AFC wild card teams: N.Y. Jets, Jacksonville
AFC title game: New England over Indy
Our pick: Philly
The Eagles are the only thing keeping the NFC from turning into the USFL and the only team that can hang and bang with the big boys of the AFC, as their hard-fought three-point loss to New England in the Super Bowl proved last season. There's no reason to believe they won't dominate the division, and possibly the conference, again in 2005. The big D in Dallas was decidedly un-Parcellsian in 2004: it finished 27th in the league, surrendering 405 points. That should change with the additions of CB Anthony Henry and rookie OLB DeMarcus Ware, who has been working with Lawrence Taylor and is said to resemble him as a pass rusher. Parcells has never had consecutive losing seasons in his 17-year career. In fact, his four sub-.500 teams have improved by an average of five wins the following season.
Our pick: Minnesota
Did you ever hear about the fall of Rome in World War II? Probably not. It was one of the turning points of the war, the first captured Axis capital. But it happened on June 5, the day before D-Day and, needless to say, got pushed off the front pages. That was kind of like Daunte Culpepper's 2004 season. He had one of the greatest quarterbacking seasons in NFL history, with a record 5,123 yards of total offense. But all anyone talked about was Peyton Manning's 49 TD passes. Coupled with the media's love affair with another NFC North QB, Brett Favre, Culpepper rarely finds his name mentioned among the game's best. But he is. This could be the year that Culpepper gets his due, although it will take a run through the NFC North and deep into the playoffs to make it happen. The luster has been taken off Lambeau Field, with the home playoff losses stacking up in the interception-filled Favre era. And here's a name from the NFC North to keep an eye on: Detroit backup QB Dan Orlovsky. With second-stringer Jeff Garcia injured and starter Joey Harrington likely to struggle, the fifth-round draft pick Orlovsky could find himself running an NFL team before long. He has the size (6'5", 238) and put up big numbers in college while helping Connecticut go from I-AA to a legitimate I-A program.
Our pick: Tampa Bay
Carolina is the trendy selection – SI went so far as to pick the Panthers to win the Super Bowl – but we have a hard time getting past the fact that they went 0-7 against quality opponents a year ago. The return of running backs Stephen Davis and DeShaun Foster and wideout Steve Smith, none of whom played after the fifth game last year, will certainly help. QB Jake Delhomme has also matured into a dangerous passer, finishing fifth in the league with 29 TD passes. Tampa Bay, meanwhile, also appears stacked on offense. A backfield that includes first-round pick Carnell "Cadillac" Williams, Michael Pittman and hard-nosed fan favorite Mike Alstott is one to be reckoned with. Unheralded Brian Griese had a remarkable season at quarterback last year and should have represented the NFC in the Pro Bowl in place of Michael Vick. In 11 games, he completed 233 of 336 passes (69.3%) for 2,632 yards, 20 TDs, 12 INTs and a 97.5 passer rating. Last season, the Buccaneers scored 301 points and surrendered 304. Compare their point differential to that of NFC title contender Atlanta last year (340 PF, 337 PF). You don't see much of a difference. Tampa Bay also destroyed Atlanta at home, 27-0. Although we're still trying to figure out how the Bucs managed to go 5-11 last season, we're taking a stand against both conference runners-up this year. In a historically weak NFC, Tampa Bay could be ready to pounce.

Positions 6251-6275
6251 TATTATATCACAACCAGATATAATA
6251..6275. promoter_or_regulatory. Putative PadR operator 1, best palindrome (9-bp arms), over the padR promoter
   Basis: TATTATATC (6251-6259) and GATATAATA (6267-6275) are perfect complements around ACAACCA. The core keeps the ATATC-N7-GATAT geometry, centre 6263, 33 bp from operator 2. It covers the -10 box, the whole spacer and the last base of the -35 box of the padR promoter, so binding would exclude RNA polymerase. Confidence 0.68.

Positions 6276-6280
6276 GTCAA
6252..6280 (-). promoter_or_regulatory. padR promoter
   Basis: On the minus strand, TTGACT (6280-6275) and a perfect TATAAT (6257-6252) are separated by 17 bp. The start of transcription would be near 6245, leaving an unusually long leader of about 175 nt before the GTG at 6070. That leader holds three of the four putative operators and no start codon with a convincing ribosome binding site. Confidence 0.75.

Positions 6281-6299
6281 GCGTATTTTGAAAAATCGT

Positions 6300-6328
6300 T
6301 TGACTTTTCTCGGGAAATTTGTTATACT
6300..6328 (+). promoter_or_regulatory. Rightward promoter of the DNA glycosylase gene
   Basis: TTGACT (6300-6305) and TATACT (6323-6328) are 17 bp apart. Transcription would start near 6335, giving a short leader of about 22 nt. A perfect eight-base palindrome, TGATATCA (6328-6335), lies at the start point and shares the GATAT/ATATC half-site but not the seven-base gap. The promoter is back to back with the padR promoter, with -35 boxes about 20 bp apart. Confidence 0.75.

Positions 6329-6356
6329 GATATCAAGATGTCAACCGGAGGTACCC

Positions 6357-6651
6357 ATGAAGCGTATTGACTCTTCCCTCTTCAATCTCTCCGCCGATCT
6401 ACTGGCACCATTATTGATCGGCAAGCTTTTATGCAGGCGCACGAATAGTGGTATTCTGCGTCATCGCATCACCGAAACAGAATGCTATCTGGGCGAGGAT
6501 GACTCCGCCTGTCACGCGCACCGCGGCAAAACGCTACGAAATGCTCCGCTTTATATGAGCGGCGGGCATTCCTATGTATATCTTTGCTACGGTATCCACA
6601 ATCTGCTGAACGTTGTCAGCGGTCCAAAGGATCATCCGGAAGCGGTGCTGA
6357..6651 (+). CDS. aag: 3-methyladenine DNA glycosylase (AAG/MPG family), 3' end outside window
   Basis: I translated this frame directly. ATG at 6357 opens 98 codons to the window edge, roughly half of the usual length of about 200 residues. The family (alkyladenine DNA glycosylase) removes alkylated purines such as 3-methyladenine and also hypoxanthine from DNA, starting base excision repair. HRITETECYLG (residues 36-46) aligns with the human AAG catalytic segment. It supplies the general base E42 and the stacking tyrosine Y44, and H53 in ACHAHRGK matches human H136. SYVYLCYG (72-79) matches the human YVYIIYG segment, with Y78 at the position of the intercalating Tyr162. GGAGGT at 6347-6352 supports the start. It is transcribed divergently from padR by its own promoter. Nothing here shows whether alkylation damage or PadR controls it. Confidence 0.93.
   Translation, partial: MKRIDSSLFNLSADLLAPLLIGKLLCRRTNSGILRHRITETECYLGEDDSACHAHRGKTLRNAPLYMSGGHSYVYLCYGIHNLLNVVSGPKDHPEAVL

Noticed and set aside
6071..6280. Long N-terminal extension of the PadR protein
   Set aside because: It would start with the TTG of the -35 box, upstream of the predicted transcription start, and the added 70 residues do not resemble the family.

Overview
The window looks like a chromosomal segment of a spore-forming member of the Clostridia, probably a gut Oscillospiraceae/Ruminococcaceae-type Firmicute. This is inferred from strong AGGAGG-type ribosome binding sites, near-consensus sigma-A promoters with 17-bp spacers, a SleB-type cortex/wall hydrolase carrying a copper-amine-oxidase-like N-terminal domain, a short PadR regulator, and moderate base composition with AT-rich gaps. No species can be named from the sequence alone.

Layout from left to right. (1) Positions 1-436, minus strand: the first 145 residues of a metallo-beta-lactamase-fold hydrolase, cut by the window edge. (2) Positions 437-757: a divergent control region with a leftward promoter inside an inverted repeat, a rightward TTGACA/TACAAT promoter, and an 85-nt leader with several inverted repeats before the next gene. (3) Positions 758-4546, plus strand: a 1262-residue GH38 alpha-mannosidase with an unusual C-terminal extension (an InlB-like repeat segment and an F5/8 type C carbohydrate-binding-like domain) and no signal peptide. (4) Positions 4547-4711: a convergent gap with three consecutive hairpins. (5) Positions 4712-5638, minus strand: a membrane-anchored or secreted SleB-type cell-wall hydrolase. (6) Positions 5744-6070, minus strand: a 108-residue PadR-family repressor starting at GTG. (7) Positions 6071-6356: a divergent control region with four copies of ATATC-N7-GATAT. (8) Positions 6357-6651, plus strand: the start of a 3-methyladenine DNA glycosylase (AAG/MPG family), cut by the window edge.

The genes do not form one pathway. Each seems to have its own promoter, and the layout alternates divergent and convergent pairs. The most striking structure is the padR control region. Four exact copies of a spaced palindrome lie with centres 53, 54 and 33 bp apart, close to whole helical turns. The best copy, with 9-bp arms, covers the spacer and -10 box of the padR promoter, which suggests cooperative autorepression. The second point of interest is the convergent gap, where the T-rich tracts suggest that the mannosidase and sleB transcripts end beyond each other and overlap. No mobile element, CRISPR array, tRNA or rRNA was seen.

Our pick: St. Louis
The league's pesky insistence on sending each division winner to the playoffs – no matter how bad they are – means the NFL-cellar-dwelling NFC West will once again be represented in the postseason. This is the same division in which both its champion (Seattle) and its wild-card representative (St. Louis) posted a combined 17-15 record and each surrendered more points than they scored. But looking for a contender, one team stands above the rest. St. Louis went just 8-8 last season but faced the toughest schedule in the NFC, by a considerable margin. They played eight quality opponents, posting a fairly impressive 4-4 record against them and doubling the quality win total of their closest NFC competitors, Philly and Atlanta (both went 2-1). What's this all mean for 2005? Maybe nothing. But in a division that might send a 6-10 team to the playoffs, it's as good to go on as anything else.
NFC wild card teams: Carolina, Dallas
NFC title game: Minnesota over Philly
Super Bowl: New England over Minnesota